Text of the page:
“Erdogan realizes he cannot attack Turkey’s nationalist symbology, like this mausoleum,” said Buse Ceren, a postgraduate architecture and semiotics student, speaking on the grounds housing Ataturk’s tomb. “So Erdogan is creating these new symbols.”

Across the country, environmentalists express outrage as trees and open space vanish, replaced with highways and shopping malls, towering skyscrapers wrapped in glistening glass and about 20,000 Ottoman-themed, government-subsidized mosques.

Last year, protests roiled the country as bulldozers threatened Istanbul’s Gezi Park, a vestigial patch of stately sycamores in the megacity on the Bosporus of which Erdogan was once mayor.

Authorities planned to replace the park with a replica of an Ottoman-era barracks, a manifestation of what critics deride as Erdogan’s “neo-Ottoman” delusions. His sweeping blueprint, expressed in bricks and mortar, politics and international relations, recalls an epoch much admired in the inner circles of Erdogan’s ruling Justice and Development Party, or AKP, which has its roots in political Islam.

The Gezi Park demonstrations abruptly morphed into a broad outpouring of discontent with Erdogan’s take-no-prisoners style, Islamist tendencies and outsized ambitions.

Erdogan has aggressively backed government spending on religious schools, curbed alcohol sales and lifted restrictions on the wearing of Muslim headscarves, while also throwing journalists into jail and periodically restricting Internet access, a reflection of his oft-stated disdain for social media and the free press.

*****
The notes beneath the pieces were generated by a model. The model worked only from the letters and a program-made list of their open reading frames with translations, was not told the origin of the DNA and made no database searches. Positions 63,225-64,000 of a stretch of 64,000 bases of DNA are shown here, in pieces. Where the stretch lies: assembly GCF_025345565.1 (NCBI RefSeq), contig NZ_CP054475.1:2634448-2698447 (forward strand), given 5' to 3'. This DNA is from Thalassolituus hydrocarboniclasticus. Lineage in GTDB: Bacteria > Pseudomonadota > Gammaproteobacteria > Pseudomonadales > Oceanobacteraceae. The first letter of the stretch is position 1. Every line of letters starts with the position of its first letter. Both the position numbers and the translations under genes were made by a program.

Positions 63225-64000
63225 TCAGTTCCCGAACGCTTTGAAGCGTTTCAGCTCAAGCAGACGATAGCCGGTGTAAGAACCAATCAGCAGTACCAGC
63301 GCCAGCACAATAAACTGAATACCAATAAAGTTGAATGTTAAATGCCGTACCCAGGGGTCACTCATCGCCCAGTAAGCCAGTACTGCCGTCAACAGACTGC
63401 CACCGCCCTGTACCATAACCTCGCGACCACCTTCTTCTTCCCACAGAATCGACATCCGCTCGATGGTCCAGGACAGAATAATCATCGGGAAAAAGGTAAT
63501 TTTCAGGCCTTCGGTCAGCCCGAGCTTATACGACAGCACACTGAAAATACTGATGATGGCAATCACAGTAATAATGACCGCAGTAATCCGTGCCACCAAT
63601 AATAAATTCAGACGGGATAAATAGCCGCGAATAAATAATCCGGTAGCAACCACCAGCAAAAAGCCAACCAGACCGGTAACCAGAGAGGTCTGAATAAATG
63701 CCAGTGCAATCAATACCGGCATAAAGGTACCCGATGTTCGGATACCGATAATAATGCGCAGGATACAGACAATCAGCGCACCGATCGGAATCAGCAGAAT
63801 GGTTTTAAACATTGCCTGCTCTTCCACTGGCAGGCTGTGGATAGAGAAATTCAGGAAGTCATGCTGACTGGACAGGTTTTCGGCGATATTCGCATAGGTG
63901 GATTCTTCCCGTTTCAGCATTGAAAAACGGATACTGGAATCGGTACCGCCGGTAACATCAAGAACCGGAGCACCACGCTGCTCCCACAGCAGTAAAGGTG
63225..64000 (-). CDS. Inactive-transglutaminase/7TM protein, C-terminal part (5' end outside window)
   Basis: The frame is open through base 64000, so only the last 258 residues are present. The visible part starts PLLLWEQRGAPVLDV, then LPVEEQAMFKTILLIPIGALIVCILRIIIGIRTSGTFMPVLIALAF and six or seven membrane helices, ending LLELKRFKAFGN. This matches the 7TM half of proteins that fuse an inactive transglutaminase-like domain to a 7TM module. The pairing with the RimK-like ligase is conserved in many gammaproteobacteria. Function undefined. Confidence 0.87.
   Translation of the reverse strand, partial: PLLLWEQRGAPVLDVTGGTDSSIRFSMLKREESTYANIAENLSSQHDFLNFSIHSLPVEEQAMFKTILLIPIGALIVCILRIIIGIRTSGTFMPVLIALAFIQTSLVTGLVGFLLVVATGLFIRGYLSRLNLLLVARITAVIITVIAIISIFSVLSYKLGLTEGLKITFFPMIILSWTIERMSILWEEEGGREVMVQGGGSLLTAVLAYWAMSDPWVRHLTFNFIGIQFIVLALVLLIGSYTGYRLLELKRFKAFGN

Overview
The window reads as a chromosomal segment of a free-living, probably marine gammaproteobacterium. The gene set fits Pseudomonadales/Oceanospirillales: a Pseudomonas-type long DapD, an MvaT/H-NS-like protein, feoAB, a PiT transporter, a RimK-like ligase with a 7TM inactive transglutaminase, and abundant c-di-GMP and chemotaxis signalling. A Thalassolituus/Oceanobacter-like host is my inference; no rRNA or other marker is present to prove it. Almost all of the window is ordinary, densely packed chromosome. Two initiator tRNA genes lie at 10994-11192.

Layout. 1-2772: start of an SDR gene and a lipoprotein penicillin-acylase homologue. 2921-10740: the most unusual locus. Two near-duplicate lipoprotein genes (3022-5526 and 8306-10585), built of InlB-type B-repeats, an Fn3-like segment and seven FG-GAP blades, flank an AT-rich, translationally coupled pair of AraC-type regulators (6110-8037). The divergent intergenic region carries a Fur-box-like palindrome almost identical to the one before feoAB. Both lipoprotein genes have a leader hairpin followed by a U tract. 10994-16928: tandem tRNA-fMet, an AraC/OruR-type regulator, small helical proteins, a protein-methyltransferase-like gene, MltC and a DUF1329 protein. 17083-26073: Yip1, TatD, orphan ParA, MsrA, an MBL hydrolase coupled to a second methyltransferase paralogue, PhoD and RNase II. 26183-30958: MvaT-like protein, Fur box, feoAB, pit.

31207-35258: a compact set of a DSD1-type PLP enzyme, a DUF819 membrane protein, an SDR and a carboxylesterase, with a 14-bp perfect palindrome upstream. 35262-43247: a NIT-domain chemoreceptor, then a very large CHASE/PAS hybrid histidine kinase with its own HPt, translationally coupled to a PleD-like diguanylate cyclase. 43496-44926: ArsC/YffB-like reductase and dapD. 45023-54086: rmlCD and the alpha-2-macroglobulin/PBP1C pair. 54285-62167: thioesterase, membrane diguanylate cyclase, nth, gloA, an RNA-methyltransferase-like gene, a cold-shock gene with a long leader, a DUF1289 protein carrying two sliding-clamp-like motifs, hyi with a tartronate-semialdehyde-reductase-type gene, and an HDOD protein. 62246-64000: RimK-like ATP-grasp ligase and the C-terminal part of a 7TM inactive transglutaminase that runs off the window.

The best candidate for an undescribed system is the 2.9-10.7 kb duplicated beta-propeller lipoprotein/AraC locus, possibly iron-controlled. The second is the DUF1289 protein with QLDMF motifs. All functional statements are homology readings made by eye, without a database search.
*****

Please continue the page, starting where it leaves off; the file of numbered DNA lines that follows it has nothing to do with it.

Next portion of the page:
Erdogan personally greeted Pope Francis on Friday at the imposing metal gates leading to the residence, and the two talked publicly about interfaith issues.

With his triumph in August as the nation’s first popularly elected president, Erdogan is poised to expand the power of what had previously been a largely ceremonial post and assume near complete control of Turkish institutions. He has already tamed the military, long the guardian of Ataturk’s secular Turkey, and extended his influence on the judiciary and security services.

Erdogan has beaten back sensational corruption allegations, fueled by eavesdropping tapes in which he appeared to be ordering his son, Bilal, to “make vanish” tens of millions of dollars in incriminating cash stashed at a family residence.

Among the White Palace’s many reported amenities are state-of-the-art anti-bugging “deaf rooms” and assorted high-tech security measures.

Pontiff prays in key mosque

Pope Francis stood Saturday for two minutes of silent prayer facing east in one of Turkey’s most important mosques, a powerful vision of Christian-Muslim understanding at a time when neighboring countries are experiencing violent Islamic assault on Christians and religious minorities.

Francis prayed alongside the Grand Mufti of Istanbul, Rahmi Yaran, in the 17th-century Sultan Ahmet mosque, shifting gears to religious concerns on the second day of his three-day visit to Turkey.

The Vatican spokesman, the Rev. Federico Lombardi called it a moment of “silent adoration.” Lombardi said Francis told the mufti twice that Christians and Muslims must “adore” God and not just praise and glorify him.